Engineering tissues and a new science culture

Kaitlyn Sadlter and Bruce Tromberg stand together at a Demo
Photo Credit: Marleen Van Den Neste

Named a TED Fellow and to Forbes’ 30 Under 30 list in Science are just two of Kaitlyn Sadtler’s, Ph.D., accomplishments that were achieved all before starting her independent research program at the National Institute for Biomedical Imaging and Bioengineering (NIBIB). Sadtler joined NIBIB as an Earl Stadtman Tenure-Track Investigator and Chief of the Section for Immunoengineering in 2019.  “It’s hard to pinpoint the exact moment I realized I liked science. I think it relates to my love for puzzles – and science is one giant, ever-evolving puzzle,” Sadtler mused.

Sadtler didn’t come from a family of scientists – her father was a military veteran that worked for IBM and her mother was a teacher. She was the first in her family to obtain a Ph.D. She had a mentor early on that recognized her intelligence and ambition, and expressed to her that he believed she would graduate from a top ten graduate school with a Ph.D. “I thought he was crazy and that I’d never even attend a graduate school, let alone graduate from one,” screamed her imposter syndrome.

She tracked the start of her research career back to a postbaccalaureate Intramural Training Research Award fellowship in the Laboratory of Cellular and Molecular Immunology at the National Institute of Allergy and Infectious Diseases. “During my time there, I caught the immunology bug,” Sadtler recounted.

Following her postbac, Sadtler started her Ph.D. in the Cellular and Molecular Medicine program at Johns Hopkins University School of Medicine.  The program was broadly focused on translational medical research and not focused on a specific discipline. Looking back, she feels lucky the program didn’t isolate her into one particular field and allowed her flexibility to study her interests in both immunology and engineering.

Sadtler completed her Ph.D. in just three and a half short years, with a publication in Science, a top scientific journal with one of the highest impact ratings. For comparison, the Survey of Earned Doctorates conducted by the National Science Foundation reported the average length of a Ph.D. degree was 5.8 years. Sadtler’s Science publication described which immune cells were most important to materials used in regenerative medicine.

In her postdoc, she wanted to hone her skills in the engineering and design of materials. She landed herself a postdoc at Massachusetts Institute of Technology (MIT) in the world-renowned engineering labs of NIBIB grantee Dr. Robert Langer and Dr. Daniel Anderson.

At MIT, she engineered and analyzed new materials to make medical devices more compatible to the human body. She explained that the human immune system could attack implanted medical devices such as a pacemaker, because they are identified as foreign material. This can create scarring around the device and sometimes interfere with its function.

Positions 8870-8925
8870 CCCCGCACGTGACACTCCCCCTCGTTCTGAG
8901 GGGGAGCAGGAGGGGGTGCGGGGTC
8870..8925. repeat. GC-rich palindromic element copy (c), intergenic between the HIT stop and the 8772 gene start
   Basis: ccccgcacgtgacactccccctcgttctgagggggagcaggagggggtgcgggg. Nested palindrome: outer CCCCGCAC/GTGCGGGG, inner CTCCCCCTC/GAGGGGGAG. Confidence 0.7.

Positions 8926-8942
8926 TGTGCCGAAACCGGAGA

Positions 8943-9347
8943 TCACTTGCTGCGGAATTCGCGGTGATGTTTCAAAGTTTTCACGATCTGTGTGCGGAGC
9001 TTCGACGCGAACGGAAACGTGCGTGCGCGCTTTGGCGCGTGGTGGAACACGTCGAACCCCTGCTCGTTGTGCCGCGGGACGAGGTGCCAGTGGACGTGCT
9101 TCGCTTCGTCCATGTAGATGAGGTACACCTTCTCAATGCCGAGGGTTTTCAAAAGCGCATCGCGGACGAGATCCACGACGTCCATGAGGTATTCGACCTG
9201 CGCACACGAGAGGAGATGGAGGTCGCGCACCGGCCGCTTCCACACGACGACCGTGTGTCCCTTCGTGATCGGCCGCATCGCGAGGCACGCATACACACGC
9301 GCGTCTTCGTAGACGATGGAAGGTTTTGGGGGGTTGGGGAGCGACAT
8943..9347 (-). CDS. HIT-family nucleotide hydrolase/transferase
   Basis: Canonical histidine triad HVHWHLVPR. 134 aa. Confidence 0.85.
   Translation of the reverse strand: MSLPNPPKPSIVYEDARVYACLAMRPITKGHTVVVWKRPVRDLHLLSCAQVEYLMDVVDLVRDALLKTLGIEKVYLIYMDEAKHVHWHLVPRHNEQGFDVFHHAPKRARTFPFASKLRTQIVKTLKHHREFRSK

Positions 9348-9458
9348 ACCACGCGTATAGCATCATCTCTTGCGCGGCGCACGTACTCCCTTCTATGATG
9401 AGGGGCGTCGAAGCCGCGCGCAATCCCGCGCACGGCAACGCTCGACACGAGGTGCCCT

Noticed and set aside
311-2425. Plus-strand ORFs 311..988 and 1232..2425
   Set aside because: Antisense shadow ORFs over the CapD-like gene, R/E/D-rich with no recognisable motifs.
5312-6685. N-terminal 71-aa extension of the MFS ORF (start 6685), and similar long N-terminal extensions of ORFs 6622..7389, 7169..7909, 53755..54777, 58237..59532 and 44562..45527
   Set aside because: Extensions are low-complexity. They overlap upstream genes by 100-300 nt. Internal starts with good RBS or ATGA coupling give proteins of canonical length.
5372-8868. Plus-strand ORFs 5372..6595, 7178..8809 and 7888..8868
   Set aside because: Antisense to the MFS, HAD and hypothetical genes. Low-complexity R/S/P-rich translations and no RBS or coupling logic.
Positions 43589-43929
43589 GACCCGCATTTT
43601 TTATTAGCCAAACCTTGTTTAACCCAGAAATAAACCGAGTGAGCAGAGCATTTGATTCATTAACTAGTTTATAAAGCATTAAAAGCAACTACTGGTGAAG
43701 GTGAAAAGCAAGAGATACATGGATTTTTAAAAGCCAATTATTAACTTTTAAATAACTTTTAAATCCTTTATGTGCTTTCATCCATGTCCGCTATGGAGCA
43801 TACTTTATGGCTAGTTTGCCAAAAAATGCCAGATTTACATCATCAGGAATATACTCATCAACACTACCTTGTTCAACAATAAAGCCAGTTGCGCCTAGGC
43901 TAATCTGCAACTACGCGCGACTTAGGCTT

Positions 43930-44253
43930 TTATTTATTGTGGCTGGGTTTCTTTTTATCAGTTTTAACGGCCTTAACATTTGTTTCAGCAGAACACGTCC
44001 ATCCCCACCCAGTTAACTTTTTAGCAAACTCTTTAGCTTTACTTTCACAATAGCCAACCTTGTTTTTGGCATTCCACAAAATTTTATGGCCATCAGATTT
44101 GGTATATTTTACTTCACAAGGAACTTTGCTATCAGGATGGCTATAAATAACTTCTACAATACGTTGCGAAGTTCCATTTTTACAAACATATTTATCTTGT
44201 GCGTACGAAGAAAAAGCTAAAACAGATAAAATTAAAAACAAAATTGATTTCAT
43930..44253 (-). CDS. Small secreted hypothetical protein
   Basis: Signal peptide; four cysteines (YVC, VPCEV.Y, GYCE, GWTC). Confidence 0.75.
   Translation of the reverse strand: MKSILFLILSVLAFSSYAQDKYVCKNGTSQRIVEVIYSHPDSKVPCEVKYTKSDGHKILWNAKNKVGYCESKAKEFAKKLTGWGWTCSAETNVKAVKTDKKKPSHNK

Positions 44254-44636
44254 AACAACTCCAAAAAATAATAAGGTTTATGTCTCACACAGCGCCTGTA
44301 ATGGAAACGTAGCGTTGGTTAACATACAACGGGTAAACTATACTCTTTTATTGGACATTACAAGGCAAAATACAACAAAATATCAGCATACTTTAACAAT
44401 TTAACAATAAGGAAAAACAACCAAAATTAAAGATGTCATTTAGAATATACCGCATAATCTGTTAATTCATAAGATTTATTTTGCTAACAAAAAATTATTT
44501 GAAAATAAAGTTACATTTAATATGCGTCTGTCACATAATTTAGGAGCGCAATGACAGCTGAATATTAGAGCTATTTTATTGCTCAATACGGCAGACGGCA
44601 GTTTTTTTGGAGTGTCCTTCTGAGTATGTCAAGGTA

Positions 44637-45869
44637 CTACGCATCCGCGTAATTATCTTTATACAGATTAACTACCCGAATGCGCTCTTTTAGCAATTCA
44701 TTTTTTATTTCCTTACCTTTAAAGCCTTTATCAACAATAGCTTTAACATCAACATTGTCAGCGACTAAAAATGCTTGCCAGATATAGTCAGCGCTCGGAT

“There is a lot of failure in science – experiments fail, grant proposals are rejected, and you are turned down for a lot of fellowships.”

When Sadtler began her training, there were very few basic immunologists working in tissue engineering and regenerative medicine. “I’m well versed in immunology and engineering. Communication is key in science, and I can converse in each of these complex topics with the top experts to make a greater impact,” she said. As the Chief of the Immunoengineering Section at NIBIB, Sadtler is continuing to develop new biomaterials for regenerative medicine. She is also using her experience in immunology to study wound healing and tissue growth.

As Sadtler is launching her new lab program at NIH, she realizes she has come full circle and is now on the flip side of the postbac interview, as the interviewer. Sadtler said she often answers several questions about what it’s like to be a postbac at NIH and reminisces on her experience as an alumna. She mentioned the prevalence of imposter syndrome in society and how meaningful it is to communicate with students that you were in their shoes once. Sadtler emphasizes to her interviewees, “I did it, and so can you.”

Sadtler cautioned that not all her memories about training and science are positive. She described several experiences where she was mistreated because she was a woman. “I’ve had moments when I have wanted to quit science,” Sadtler revealed.

She recounted an experience when she was a young, impressionable student working on an experiment in the lab and was confronted by an older male who told her that science was not meant for women. He recommended that she would be better off pursuing a career as a psychologist and should leave the lab science to men. “He was never reprimanded for his behavior, and I was shifted somewhere else in the lab to minimize our interactions, which was better for me, but didn’t prevent the same thing from happening again.”

Sadtler believes that the culture in science is undergoing a transformation, and it will take time, but she has seen the progress. She advised women in science and engineering fields to remember that science has its ups and downs, like life. “You may experience bias, but don’t let those moments define you. Build your support networks inside and outside of the lab to get through the tough times,” Sadtler opined.

Find more inspiring stories from NIBIB's women grantees at the WISE homepage